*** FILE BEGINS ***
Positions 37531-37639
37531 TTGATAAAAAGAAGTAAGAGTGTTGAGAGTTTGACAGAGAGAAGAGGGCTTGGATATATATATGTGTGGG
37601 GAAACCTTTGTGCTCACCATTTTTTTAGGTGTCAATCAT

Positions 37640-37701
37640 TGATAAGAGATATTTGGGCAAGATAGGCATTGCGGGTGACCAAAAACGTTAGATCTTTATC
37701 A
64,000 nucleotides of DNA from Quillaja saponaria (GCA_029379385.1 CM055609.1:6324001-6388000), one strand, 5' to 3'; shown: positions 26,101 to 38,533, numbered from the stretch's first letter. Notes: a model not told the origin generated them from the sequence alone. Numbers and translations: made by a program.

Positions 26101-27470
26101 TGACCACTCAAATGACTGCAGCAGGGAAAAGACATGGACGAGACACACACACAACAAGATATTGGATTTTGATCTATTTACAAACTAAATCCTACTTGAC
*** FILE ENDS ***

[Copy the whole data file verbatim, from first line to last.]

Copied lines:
Positions 37531-37639
37531 TTGATAAAAAGAAGTAAGAGTGTTGAGAGTTTGACAGAGAGAAGAGGGCTTGGATATATATATGTGTGGG
37601 GAAACCTTTGTGCTCACCATTTTTTTAGGTGTCAATCAT

Positions 37640-37701
37640 TGATAAGAGATATTTGGGCAAGATAGGCATTGCGGGTGACCAAAAACGTTAGATCTTTATC
37701 A
64,000 nucleotides of DNA from Quillaja saponaria (GCA_029379385.1 CM055609.1:6324001-6388000), one strand, 5' to 3'; shown: positions 26,101 to 38,533, numbered from the stretch's first letter. Notes: a model not told the origin generated them from the sequence alone. Numbers and translations: made by a program.

Positions 26101-27470
26101 TGACCACTCAAATGACTGCAGCAGGGAAAAGACATGGACGAGACACACACACAACAAGATATTGGATTTTGATCTATTTACAAACTAAATCCTACTTGAC